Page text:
Properties of aluminum alloy

a. You recall that the aluminum alloy has a stiffness of 10 E6 psi that steel has a stiffness of 30 E6 psi. To think about and compare the properties of these two materials:a. sketch a NEAT tensile engineering stress-strain curve where the two materials are placed on the same diagram; use a solid line (______) for the aluminum material and a dashed line (- – – – – – ) for the steel. (6 points)
b. label the ultimate tensile strength on the aluminum curve – not the value … just the place on the curve. (1 point)
c. label the offset (0.2%) yield point on the aluminum curve. (1 point)
d. label the elastic modulus (don’t need to put the value of this, just the “definition”) on the aluminum curve. (2 points)
e. how might you be able to compare the toughness of the two materials since you are concerned that they might get banged around a lot in this application (describe as it relates to the stress strain curve). (3 points)

b. You also remember that one of these materials (1100 Aluminum or 1040 Steel) will respond better to cold working processes than the other. Which material is this and why does it respond better to cold working? (3 points)

c. On the stress-strain curve above, using a dotted line (….), show how the shape of the stress-strain curve will change for the material you chose after it had been cold formed (lets say to 50% but it really doesn’t matter that much) into the product. If these properties changed (UTS, offset yield and modulus), what was the microstructural mechanism responsible for the change in properties? (6 points)
a. UTS
b. Offset yield strength
c. Modulus

d. You also recall that if needed, you can form the material by cold working and then annealing it. You recall that annealing has three steps. List these steps, describe the microstructural changes that occur in the material at each of these three steps, and how they affect the strength and modulus of the material. (12 points)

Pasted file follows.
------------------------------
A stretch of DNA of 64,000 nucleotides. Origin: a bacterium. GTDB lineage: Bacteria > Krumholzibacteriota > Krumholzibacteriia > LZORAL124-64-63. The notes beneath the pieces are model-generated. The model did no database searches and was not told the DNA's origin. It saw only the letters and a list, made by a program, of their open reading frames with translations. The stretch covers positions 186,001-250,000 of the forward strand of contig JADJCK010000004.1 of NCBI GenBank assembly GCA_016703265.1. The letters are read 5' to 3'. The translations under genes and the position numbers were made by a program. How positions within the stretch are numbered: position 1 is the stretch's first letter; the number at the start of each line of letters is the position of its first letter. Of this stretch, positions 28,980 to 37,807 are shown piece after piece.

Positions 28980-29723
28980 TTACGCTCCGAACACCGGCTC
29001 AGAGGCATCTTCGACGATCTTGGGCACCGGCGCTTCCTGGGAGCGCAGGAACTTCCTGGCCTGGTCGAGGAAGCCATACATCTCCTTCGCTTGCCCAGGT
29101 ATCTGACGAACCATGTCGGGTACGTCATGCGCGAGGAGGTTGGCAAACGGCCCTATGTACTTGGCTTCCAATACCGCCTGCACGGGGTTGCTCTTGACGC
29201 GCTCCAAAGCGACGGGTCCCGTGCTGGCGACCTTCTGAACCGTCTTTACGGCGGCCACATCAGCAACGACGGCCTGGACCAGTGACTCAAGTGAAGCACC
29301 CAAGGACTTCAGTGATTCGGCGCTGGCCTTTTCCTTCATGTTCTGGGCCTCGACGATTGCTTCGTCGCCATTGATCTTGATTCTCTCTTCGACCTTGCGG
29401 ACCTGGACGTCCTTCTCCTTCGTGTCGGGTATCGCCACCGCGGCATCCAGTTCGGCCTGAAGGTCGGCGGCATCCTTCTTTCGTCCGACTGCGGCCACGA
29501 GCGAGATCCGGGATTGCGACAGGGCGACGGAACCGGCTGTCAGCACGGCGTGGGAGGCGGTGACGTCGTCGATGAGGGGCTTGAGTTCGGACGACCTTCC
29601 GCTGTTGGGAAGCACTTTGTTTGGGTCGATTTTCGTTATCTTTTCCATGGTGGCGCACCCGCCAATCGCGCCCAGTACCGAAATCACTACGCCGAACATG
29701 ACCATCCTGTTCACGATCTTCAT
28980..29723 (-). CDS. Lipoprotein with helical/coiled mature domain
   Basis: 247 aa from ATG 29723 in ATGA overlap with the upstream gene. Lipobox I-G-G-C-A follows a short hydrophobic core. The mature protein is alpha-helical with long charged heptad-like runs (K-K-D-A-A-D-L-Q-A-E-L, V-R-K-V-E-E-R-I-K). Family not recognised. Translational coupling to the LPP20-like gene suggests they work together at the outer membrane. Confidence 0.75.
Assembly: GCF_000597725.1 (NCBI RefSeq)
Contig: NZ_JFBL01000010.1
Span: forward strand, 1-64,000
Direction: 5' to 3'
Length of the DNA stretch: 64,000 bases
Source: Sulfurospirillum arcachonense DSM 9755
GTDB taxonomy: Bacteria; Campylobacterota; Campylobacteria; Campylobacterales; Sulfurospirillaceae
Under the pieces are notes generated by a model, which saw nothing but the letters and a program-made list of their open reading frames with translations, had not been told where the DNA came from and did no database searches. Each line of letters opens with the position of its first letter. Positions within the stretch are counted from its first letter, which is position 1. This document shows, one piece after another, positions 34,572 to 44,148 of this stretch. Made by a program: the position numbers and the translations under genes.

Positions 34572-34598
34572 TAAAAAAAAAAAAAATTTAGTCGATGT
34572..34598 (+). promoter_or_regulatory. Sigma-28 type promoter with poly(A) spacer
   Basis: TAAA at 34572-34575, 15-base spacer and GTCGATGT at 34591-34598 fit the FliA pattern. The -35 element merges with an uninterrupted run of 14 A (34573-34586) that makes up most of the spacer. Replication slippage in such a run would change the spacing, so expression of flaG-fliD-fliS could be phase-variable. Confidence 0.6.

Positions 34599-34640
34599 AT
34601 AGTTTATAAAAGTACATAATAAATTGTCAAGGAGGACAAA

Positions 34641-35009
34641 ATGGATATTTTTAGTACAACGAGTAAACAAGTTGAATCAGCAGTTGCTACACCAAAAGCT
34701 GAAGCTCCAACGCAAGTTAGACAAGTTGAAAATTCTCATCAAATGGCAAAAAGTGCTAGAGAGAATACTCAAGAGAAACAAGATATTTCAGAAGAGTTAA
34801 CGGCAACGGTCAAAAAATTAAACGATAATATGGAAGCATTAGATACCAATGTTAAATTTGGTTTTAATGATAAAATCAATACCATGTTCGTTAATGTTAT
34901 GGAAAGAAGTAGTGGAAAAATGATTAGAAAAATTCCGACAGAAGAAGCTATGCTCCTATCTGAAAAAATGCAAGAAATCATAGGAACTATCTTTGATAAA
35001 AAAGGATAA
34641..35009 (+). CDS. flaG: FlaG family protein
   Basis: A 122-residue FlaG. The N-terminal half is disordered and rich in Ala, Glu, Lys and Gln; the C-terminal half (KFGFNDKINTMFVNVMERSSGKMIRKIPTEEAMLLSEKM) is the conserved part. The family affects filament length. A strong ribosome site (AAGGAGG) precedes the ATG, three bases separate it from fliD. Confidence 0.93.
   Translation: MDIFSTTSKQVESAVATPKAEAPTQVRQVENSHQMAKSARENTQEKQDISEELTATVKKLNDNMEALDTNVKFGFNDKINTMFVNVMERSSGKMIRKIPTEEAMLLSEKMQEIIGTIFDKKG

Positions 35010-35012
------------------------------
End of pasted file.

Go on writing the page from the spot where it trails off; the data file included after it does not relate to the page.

Stage Microstructural changes Affect on strength
(+/=/-) Affect on modulus (+/=/-)

baseline baseline

e. Considering that this is an outdoor application, there may be some advantage to subjecting the material to only the first step of the annealing process. Why? (3 points)

f. You also remember that recrystallization involves a nucleation and growth process where the new grains nucleate on the boundaries of the dislocations.

a. What type of nucleation is this? (1 point)

b. If you were to cold work the material only 20% and cold work the material 70%, how would this increase in % cold work affect the recrystallization temperature and why? (3 points)

c. Comparing the steel and the aluminum’s melting point, and assuming they would be exposed to the same amount of cold working, which material would have the higher recrystallization temperature and how did you determine this? (3 points)

d. Nucleation of the new grains requires diffusion of atoms to the potential nucleation sites. All else being equal, which material, the steel or the aluminum, would experience easier nucleation as a result of faster diffusion of the atoms? Why? (3 points)

e. Thinking more about the role of diffusion in nucleation, what are the mechanisms and types of diffusion and how do these affect the rate of diffusion? (15 points)
Name Brief description Relative rate, high, med or low (compared to other mechanism or type)


g. Your final selection. Fill out the chart. Rank the material as 1 or 2 with 2 being the desirable (good) quality and 1 being the undesirable quality. (12 points)

Property Weight factor Steel Steel (score = rank * weight factor) Aluminum Aluminum (score = rank * weight factor)
Light weight 5
High strength 7
Good corrosion resistance 8
Stiffness 5
Ability to be cold formed 10
Total (add weight factor * rank for each property)

h. Which material do you select for this application? (2 points)

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